Sara Sanders, director of STEAM Studio, discusses the benefits and misconceptions about STEAM programs.
Why is STEAM learning important for students, and how do you approach it as an educator?
STEAM learning is important because it teaches students that science, technology, engineering, art and math are interrelated and that real-world problems aren’t solved by one single discipline. I approach STEAM education through a student-centered lens, where their curiosity and questions drive the conversations that we have in our classes.
What’s a misconception about the STEAM fields?
I think the biggest misconception about STEAM fields is that they are limited to the individual, siloed disciplines that comprise the acronym. The reality is that STEAM is the integration of many disciplines and relates directly to solving complex challenges that affect our individual and social well-being. By combining disciplines to leverage our collective knowledge, we can develop collaborative and innovative solutions to the ill-defined wicked problems we face as global citizens.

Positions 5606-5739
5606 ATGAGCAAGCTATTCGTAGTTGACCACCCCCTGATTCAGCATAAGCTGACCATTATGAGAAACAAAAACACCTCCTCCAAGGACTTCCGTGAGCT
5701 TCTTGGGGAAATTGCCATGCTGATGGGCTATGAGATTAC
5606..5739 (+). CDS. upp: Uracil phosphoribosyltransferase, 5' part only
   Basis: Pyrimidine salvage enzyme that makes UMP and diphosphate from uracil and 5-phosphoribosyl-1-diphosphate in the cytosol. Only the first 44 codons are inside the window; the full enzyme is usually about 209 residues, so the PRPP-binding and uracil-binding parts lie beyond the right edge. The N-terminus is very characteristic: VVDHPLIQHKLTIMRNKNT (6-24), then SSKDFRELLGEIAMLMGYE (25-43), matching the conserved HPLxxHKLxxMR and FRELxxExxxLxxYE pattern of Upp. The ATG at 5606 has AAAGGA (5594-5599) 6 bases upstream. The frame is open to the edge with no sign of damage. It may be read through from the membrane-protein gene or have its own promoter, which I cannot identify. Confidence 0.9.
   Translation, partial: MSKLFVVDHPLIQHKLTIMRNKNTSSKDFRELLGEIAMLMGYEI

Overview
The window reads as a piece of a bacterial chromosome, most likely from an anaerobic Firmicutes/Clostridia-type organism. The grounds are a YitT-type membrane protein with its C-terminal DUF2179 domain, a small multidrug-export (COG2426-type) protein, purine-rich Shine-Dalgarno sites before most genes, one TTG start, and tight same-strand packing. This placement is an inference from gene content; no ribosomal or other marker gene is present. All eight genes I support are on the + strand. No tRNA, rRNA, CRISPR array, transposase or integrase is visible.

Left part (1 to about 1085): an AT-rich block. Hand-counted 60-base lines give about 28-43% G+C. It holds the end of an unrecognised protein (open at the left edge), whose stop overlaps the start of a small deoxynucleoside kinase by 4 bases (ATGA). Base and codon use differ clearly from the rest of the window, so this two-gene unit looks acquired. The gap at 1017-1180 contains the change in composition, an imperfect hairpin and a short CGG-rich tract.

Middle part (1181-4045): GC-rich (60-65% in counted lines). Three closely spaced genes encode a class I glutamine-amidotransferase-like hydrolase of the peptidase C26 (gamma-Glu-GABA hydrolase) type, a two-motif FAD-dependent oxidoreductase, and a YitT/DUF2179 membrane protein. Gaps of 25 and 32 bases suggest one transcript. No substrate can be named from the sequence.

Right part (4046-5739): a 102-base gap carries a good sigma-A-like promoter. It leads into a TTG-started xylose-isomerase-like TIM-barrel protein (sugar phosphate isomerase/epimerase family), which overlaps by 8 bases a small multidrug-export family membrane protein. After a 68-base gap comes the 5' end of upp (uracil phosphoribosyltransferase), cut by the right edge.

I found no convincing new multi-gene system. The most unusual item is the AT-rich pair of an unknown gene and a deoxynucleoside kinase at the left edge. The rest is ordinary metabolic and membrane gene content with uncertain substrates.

What do you find most rewarding about working with kids or teens?
It is cliché, but kids are the future, and giving kids a space to explore creative endeavors, to take risks (safely) and to be curious feels like an incredible investment.
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